John MacDonald sang Bonnie Udny in November 1974 to Tony Engle and Tony Russell in his caravan at Pitgaveny, Elgin, Morayshire. This recording was included in the following year on his Topic album of Scots ballads, bothy songs and melodeon tunes, The Singing Molecatcher of Morayshire. Hamish Henderson commented in the album's sleeve notes:
Gavin Greig deals at some length with this song in No. XXXII of his Buchan observer articles (Folk-Song of the North-East). He draws attention to a wide ramification of interlinking songs, starting with Peter Buchan's Portmore and taking in The Boys of Kilkenny, Bristol City and Yarmouth Is a Pretty Town. He also mentions a charming version from Renfrewshire—very close to John's, textwise— called Bonnie Paisley.
John got the present “wey o't” from John Jamieson, grieve at Pitgaveny. He has added a very pleasing “diddling” refrain.
Jock Duncan sang Bonnie Udny on his 1996 Springthyme album Ye Shine Whar Ye Stan!. Pete Shepheard noted:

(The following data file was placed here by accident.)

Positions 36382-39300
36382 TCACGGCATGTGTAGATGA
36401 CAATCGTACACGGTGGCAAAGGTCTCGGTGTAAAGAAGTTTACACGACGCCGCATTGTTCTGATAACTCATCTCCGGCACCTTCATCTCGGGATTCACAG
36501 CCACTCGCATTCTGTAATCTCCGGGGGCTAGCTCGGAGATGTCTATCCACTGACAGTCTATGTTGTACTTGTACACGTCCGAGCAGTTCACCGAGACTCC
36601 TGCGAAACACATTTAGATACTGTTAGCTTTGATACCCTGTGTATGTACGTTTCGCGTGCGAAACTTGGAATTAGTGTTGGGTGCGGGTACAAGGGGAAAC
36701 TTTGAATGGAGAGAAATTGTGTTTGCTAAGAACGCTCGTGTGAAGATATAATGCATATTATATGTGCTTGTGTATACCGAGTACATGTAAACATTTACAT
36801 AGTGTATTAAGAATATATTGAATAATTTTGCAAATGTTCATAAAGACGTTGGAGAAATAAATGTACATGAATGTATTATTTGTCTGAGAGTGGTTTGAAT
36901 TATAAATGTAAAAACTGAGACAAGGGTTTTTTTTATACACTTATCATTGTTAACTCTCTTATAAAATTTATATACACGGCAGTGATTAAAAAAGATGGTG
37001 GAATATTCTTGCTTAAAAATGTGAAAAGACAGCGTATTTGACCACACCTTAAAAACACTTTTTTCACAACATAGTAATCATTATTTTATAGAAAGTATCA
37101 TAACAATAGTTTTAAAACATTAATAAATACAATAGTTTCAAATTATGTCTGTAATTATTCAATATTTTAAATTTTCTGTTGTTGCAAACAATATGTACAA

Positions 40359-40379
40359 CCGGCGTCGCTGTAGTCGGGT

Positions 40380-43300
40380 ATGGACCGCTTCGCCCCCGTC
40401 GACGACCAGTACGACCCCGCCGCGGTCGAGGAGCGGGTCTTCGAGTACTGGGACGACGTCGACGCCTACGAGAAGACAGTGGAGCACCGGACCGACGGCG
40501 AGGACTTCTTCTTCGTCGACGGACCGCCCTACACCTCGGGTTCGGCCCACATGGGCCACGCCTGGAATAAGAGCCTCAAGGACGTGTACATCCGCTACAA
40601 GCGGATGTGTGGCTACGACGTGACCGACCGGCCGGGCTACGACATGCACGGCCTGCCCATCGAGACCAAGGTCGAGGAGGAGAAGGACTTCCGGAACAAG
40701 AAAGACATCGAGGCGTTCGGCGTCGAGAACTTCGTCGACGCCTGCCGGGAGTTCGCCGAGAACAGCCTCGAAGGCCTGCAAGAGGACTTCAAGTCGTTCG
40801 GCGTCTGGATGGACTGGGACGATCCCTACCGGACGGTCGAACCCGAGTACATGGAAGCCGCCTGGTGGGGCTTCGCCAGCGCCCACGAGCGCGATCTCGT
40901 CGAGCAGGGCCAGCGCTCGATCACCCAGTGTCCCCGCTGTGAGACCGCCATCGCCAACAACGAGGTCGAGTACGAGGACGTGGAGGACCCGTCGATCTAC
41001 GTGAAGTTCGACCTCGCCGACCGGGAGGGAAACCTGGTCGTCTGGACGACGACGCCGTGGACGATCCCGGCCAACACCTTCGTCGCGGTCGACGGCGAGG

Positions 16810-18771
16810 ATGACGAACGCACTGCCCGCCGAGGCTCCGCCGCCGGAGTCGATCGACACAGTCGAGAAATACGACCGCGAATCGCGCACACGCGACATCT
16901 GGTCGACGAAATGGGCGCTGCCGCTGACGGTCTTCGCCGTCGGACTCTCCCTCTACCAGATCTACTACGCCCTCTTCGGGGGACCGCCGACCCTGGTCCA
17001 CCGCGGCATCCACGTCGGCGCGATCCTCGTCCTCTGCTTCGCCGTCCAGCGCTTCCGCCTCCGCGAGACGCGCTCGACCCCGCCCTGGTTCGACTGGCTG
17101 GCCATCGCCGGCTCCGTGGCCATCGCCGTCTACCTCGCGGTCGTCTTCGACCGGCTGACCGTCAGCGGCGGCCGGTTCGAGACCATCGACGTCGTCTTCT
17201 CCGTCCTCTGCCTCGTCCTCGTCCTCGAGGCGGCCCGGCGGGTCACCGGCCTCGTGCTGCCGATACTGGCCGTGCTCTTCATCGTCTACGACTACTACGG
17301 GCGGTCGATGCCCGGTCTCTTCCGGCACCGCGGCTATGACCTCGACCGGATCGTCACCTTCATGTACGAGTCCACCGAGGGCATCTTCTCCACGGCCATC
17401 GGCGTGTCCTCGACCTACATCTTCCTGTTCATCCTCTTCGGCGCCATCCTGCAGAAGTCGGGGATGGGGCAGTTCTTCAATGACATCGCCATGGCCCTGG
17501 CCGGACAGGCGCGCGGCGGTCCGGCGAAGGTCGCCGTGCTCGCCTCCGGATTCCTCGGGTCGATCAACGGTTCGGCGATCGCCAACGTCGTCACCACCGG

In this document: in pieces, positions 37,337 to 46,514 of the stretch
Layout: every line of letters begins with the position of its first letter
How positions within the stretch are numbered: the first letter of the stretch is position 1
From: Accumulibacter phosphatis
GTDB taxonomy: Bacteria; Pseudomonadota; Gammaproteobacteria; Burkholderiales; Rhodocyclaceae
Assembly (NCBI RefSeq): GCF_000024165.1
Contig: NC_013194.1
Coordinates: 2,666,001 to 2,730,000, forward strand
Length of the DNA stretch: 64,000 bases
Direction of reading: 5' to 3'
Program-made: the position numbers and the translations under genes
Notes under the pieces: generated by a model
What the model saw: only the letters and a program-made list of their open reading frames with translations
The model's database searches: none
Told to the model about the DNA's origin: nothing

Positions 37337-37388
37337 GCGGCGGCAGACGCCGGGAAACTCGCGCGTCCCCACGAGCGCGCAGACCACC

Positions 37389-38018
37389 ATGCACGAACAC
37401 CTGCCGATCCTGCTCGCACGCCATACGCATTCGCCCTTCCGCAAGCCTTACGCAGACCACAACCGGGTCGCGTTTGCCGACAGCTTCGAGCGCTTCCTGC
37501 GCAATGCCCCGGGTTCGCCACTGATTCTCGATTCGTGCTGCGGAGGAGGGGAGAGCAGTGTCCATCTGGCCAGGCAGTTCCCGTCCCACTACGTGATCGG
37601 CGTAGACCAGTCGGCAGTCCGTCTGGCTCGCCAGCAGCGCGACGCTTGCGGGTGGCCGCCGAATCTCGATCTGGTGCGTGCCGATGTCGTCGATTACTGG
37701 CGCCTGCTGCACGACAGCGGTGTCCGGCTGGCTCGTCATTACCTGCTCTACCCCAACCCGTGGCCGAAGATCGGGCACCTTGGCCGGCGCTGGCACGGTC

A song that sings the praises of Udny (5 miles east of Oldmeldrum) and her “rovin blades” who “tak great pleasure in a-courtin fair maids”. Greig has a number of versions (GD 1089) with various spellings of the town indicative of local pronunciation. He comments that the song is constantly being asked for in the columns of papers which encourage the hunt for old songs (FSNE 32). But the song does not originate in Aberdeenshire: Logan’s Pedlar’s Pack has the related song Bonnie Paisley, the Sam Henry collection has Bonnie Portrush and Greig mentions other versions with Portmore, Kilkenny, Ury and Yarmouth and links the song back to a song Over Hills and High Mountains dating from the late 1600s in Chapell’s Old English Popular Music.
Jock: John Strachan had this song and it wis John I heard first. But of course Geordie Morris wis a great favourite. I’ve heard many versions o it—an tunes an aa, fen I wis young. Widney wis the pronunciation. Never naebody heard o Udny: “It’s Widney boy. Are ye gaun doun tae Widney the nicht?”
Jane Turriff sang Bonnie Udny, accompanying herself with harmonium, on her 1996 Springthyme album Singing Is Ma Life. She also sang it on the 1995 Greentrax anthology of songs from the Greig-Duncan Collection as performed at the Edinburgh International Festival, Folk Songs of North-East Scotland. The former album's notes commented:
While this version is localised to Udny in Aberdeenshire, there are a number of Scottish, Irish and English equivalents to this song. GD 1089, Ord 341, and Henry H171 has a similar first line). The song is still quite well known in the living tradition in Scotland.